From granite sample S16X10 (site 3, southern part of the Cilincuo massif), the 50 analyzed grains exhibit a lower intercept at 83.70 ± 0.47 Ma on the Tera and Wasserburg diagram (Fig. 5B). This age is statistically indistinguishable from that of the aplite dike (sample S16X01) that cuts the massif at site 2. Therefore, when interpreting the thermochronological data set, we used 83 Ma as the crystallization age for all samples.

For granite sample S16X19 (site 4), most of the zircon grains yielded Late Triassic ages, and a linear regression through 20 points gave a lower intercept at 206.9 ± 2.2 Ma (Fig. 5C). This time is consistent with the abundant Late Triassic magmatism in the Yidun arc (Pan et al., 2004). The remaining six grains yielded Neoproterozoic and Late Jurassic ages, which are older than the regional magmatism, and, thus, we interpret them as inherited zircons (concordia diagram in Fig. 5D).

(U-Th)/He Thermochronology of Zircon and Apatite

Mean ZHe ages of the Cilincuo massif are between 68.6 ± 6.0 Ma and 49.5 ± 2.2 Ma (Table 1). The AHe ages from site 2 can be divided into two groups (Fig. 6). The two samples located above 3875 m yielded mean AHe ages of 30.6 ± 2.8 Ma and 40.6 ± 4.7 Ma, and the rest of the samples at lower elevations had ages between 14.6 ± 5.3 Ma and 9.8 ± 2.7 Ma. AHe ages of site 1 ranged from 14.6 ± 5.3 Ma to 11.4 ± 1.1 Ma, and AHe ages of site 3 ranged from 10.3 ± 2.3 Ma to 7.9 ± 2.6 Ma (Table 1).

Triassic sandstone sample S16X14, collected near the valley bottom, yielded a mean Late Jurassic ZHe age of 146.2 ± 8.3 Ma and a mean AHe age of 21.1 ± 6.9 Ma, which is younger than the depositional age of this sample, indicating that the sediments were buried deep enough to reset both apatite and zircon (U-Th)/He thermochronometers.

For most zircon grains of sample S16X10, there was limited difference in Th concentrations between the center and the rim (Data Repository Table ST3; Fig. S2); the ratio Thrim/Thcenter varied from ∼0.5 to ∼3, except for one grain that had a 20-fold–enriched rim. U zonation was also limited, with Urim/Ucenter ranging from 0.5 to 5 for 30 zircons out of 32. The two remaining grains showed a 10-fold U enrichment of the rim.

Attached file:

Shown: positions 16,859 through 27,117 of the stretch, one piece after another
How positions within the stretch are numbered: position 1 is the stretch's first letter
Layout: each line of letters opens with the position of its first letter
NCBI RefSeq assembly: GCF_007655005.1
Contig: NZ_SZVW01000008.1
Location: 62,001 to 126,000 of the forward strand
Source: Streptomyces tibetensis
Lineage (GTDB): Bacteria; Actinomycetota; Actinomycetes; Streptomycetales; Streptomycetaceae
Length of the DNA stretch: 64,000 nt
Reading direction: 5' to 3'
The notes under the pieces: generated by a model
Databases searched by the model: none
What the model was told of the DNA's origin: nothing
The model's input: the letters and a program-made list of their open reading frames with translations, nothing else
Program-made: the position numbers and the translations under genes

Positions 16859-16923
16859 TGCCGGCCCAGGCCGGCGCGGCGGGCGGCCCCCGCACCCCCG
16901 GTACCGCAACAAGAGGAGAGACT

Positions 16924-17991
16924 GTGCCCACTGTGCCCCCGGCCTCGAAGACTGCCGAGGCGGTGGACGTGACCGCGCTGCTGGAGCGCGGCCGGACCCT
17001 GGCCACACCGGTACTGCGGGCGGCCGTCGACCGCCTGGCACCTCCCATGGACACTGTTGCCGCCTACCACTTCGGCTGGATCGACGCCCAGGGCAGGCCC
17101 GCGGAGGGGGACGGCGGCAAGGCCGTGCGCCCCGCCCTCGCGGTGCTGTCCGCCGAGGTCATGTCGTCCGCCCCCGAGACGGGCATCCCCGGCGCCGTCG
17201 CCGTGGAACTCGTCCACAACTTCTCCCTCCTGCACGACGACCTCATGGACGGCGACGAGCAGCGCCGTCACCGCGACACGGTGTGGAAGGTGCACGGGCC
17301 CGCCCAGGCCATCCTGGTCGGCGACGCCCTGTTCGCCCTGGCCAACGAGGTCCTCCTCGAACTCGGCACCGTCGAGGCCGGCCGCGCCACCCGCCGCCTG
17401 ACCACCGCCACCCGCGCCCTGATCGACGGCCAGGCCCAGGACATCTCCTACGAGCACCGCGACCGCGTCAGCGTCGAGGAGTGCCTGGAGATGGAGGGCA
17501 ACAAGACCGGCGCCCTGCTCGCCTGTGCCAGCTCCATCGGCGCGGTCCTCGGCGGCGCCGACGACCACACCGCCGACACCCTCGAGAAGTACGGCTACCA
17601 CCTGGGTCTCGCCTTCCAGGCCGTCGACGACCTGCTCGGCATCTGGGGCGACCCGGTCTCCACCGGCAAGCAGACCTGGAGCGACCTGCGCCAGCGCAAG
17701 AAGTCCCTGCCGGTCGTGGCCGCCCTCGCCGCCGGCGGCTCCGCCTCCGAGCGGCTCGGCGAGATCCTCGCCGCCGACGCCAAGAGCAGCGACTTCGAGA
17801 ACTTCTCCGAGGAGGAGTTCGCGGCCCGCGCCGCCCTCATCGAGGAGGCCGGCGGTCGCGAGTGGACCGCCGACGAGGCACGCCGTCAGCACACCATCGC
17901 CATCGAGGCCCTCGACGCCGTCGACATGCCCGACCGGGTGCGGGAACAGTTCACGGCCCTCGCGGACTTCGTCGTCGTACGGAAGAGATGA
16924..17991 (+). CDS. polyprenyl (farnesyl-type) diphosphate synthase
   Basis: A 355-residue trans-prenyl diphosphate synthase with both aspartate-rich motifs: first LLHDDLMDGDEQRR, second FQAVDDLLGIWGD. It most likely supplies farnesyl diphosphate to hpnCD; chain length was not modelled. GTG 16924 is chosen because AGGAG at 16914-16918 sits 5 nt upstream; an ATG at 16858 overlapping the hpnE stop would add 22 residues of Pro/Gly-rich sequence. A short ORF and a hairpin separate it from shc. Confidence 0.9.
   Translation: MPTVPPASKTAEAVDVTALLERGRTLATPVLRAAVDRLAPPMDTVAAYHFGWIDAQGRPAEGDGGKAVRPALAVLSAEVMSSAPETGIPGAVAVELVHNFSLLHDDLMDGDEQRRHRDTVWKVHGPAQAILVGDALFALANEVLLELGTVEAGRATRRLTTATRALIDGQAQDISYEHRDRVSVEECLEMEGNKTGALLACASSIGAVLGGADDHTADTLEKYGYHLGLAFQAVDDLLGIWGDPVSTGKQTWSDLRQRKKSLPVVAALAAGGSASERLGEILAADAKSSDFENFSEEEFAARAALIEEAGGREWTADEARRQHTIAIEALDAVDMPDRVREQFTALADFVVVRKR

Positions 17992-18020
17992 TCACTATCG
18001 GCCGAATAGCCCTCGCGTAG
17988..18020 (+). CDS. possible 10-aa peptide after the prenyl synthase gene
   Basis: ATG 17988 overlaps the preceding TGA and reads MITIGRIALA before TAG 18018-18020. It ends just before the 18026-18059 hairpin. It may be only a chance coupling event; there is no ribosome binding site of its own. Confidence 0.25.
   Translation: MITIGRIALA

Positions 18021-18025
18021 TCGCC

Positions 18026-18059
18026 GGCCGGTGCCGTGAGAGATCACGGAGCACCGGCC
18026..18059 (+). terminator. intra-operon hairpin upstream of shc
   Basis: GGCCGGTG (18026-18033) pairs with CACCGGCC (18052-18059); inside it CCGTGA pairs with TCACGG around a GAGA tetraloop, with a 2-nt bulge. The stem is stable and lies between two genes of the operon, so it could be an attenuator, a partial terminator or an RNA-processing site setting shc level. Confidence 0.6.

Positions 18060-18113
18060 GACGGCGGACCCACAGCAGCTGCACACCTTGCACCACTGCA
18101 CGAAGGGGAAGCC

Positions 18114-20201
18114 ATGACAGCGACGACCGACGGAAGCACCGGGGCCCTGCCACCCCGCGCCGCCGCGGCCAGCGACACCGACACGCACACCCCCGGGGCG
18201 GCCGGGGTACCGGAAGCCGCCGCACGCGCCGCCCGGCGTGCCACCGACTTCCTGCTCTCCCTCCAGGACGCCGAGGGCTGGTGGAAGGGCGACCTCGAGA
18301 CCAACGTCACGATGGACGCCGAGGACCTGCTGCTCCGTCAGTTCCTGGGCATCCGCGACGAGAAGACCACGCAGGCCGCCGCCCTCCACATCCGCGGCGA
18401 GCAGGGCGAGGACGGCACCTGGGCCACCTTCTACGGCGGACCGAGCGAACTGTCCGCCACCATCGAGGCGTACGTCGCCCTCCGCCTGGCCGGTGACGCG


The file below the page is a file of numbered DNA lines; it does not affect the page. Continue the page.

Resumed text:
INTERPRETATION AND DISCUSSION

Cooling Age versus Crystallization Age

The two samples from the Cilincuo Massif dated with the U-Pb method indicate that the crystallization age of the sampled granites is 83 Ma. Out of thirty-eight (38) ZHe ages obtained from these granites, two replicates from samples S16X05 yielded ZHe ages larger than the crystallization age, and we consider these two data points as outliers. The remaining ZHe grain ages from the same granitic rocks varied between 82 and 41 Ma, and such a wide range could reflect several factors affecting He diffusion in zircons, which we discuss in more detail in the next section. Overall, the overlap in the Cilincuo massif between some cooling ages and the crystallization age indicates that it is difficult to discriminate between postintrusion and exhumation-related cooling in the range of temperatures close to the closure temperature of the ZHe system. Exhumation-related cooling is, instead, recorded by the AHe grain ages of the Cilincuo granite, which are between 46 and 8 Ma and are therefore much younger than the crystallization age of the granite.